var self = obj instanceof this.constructor ?
      obj : $(obj.currentTarget)[this.type](this.getDelegateOptions()).data('bs.' + this.type)
    var container, timeout;

    originalLeave.call(this, obj);

    if (obj.currentTarget) {
      container = $(obj.currentTarget).siblings('.tooltip')
      timeout = self.timeout;
      container.one('mouseenter', function() {
        clearTimeout(timeout);
        container.one('mouseleave', function() {
          $.fn.tooltip.Constructor.prototype.leave.call(self, self);
        });
      })
    }
  };

  //init all tooltip
  $('body').tooltip({
    selector: '[data-toggle=tooltip]',
    trigger: 'hover',
    delay: {
      hide: 50
    }
  });
});
.centered {
  display: flex;
  align-items: center;
  justify-content: center;
  margin-top: 50px;
}

.tooltip-inner {
  max-width: 500px !important;
}
<link rel="stylesheet" href="https://maxcdn.bootstrapcdn.com/bootstrap/3.3.7/css/bootstrap.min.css">
<script src="https://ajax.googleapis.com/ajax/libs/jquery/2.1.1/jquery.min.js"></script>
<script src="https://maxcdn.bootstrapcdn.com/bootstrap/3.3.7/js/bootstrap.min.js"></script>

<ul class="list-inline centered">
  <li><a href="#" data-toggle="tooltip" data-placement="left" title="Hooray!">Left</a></li>
  <li><a href="#" data-toggle="tooltip" data-placement="right" title="Lorem Ipsum is simply dummy text of the printing and typesetting industry. Lorem Ipsum has been the industry's standard dummy text ever since the 1500s, when an unknown printer took a galley of type and scrambled it to make a type specimen book. It has survived not only five centuries, but also the leap into electronic typesetting, remaining essentially unchanged. It was popularised in the 1960s with the release of Letraset sheets containing Lorem Ipsum passages, and more recently with desktop publishing software like Aldus PageMaker including versions of Lorem Ipsum.">Right</a></li>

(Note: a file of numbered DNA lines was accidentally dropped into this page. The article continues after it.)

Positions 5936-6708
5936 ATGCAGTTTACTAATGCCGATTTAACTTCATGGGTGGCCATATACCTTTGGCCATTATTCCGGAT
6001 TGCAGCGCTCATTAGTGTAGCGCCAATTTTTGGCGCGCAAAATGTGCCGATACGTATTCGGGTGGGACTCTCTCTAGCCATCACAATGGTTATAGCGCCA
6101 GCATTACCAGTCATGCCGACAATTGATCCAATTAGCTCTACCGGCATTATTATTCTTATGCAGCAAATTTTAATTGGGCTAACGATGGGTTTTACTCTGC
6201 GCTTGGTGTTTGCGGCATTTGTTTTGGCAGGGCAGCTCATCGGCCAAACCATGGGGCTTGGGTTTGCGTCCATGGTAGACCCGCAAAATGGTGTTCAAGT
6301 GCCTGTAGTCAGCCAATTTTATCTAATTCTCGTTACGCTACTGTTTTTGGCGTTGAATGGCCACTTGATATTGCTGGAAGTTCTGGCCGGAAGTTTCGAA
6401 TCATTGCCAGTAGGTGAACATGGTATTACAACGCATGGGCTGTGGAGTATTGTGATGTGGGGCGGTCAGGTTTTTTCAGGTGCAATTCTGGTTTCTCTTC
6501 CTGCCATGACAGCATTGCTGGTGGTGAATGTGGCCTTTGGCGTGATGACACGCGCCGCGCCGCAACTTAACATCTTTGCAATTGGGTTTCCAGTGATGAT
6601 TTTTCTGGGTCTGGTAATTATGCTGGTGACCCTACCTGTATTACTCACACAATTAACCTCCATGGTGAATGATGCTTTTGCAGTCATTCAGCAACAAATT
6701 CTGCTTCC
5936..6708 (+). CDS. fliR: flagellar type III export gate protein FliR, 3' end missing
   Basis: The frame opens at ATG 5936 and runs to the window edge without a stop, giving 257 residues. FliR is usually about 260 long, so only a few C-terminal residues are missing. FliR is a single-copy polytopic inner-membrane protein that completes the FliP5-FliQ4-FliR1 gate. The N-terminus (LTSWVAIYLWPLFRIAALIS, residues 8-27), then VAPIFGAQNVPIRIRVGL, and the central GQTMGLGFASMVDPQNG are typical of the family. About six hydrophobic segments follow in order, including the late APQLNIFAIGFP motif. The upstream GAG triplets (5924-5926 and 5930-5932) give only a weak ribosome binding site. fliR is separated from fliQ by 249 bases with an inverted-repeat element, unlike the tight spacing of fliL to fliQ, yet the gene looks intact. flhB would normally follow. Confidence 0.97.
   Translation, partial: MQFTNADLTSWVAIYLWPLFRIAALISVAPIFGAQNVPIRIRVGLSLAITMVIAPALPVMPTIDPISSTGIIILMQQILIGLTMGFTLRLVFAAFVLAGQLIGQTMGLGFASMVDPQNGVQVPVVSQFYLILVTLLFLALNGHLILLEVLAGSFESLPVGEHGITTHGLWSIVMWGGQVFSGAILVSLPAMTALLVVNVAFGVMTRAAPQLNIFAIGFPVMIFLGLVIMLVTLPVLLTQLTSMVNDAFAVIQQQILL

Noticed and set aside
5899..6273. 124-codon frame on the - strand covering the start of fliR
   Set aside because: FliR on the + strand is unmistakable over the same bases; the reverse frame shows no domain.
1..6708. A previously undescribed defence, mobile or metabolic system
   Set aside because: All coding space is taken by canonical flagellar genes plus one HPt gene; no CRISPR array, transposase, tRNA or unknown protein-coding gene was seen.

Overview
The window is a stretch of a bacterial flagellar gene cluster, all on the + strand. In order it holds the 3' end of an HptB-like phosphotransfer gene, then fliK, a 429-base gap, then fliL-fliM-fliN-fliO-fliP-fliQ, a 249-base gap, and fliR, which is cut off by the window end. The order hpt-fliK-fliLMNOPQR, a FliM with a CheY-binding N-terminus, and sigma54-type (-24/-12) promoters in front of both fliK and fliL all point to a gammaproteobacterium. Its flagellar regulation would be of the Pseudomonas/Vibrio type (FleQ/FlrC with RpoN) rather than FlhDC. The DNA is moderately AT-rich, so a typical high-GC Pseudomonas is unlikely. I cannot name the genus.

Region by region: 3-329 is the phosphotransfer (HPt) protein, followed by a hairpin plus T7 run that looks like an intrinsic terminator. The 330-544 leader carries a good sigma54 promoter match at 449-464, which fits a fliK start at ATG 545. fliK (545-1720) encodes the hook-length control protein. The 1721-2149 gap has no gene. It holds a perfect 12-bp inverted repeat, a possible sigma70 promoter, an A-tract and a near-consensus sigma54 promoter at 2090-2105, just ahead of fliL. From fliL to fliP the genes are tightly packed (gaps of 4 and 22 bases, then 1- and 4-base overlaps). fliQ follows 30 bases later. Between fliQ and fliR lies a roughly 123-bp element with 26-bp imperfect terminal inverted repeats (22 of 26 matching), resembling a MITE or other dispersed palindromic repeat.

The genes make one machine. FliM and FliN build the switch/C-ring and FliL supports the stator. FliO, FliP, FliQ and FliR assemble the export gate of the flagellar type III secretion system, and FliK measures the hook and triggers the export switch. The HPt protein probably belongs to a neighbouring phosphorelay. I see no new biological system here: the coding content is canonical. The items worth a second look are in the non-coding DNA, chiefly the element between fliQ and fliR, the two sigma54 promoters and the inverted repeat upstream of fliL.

</ul>

| improve this answer | |
  • Well, I may have spoken slightly too soon. This does dynamically scale the tooltip text, but if the text is longer than the tooltip (i.e. what you hover over), the tooltip text pop-up is no longer centered over the tooltip (as in the "Bottom" example on the page I linked). – L. Blissett Jun 30 '17 at 13:59
  • Yeah...and since some of my tooltips are literally paragraphs, nowrap ain't gonna fly. It just cuts them off. It needs to dynamically scale the width up to the max-width, then wrap the text to the next line(s). Sorry, I know "pure programming questions" are apparently off-topic, but I have no clue whatsoever how to implement any of this. It's just not working. – L. Blissett Jun 30 '17 at 14:16
  • I can't limit the length of the tooltip to the parent width, it's almost always going to be longer. – L. Blissett Jun 30 '17 at 14:24
  • I've been playing with white-space settings. What I want is what it SOUNDS like pre-wrap is supposed to do (wrap when necessary and on line breaks), except it doesn't work that way in practice. It still wraps text at like 80px even when the max-width is 500px. – L. Blissett Jun 30 '17 at 14:36
  • @L.Blissett then I would suggest use bootstrap tooltip, if you check the updated code (option 2) very easy to use, and you can set the max-width by css. – Dalin Huang Jun 30 '17 at 14:38
3

If having a single-line tooltip is fine for your needs, you could also just add
white-space: pre to the .tool-content.

| improve this answer | |
0

You can just add a max-width and put in word-break: break-all or word-wrap: break-word on your css on the element or in its inner div.

| improve this answer | |
0

maybe......

width: max-content; 
max-width: 200px; (as much as you want)
| improve this answer | |

Your Answer

By clicking “Post Your Answer”, you agree to our terms of service, privacy policy and cookie policy

Not the answer you're looking for? Browse other questions tagged or ask your own question.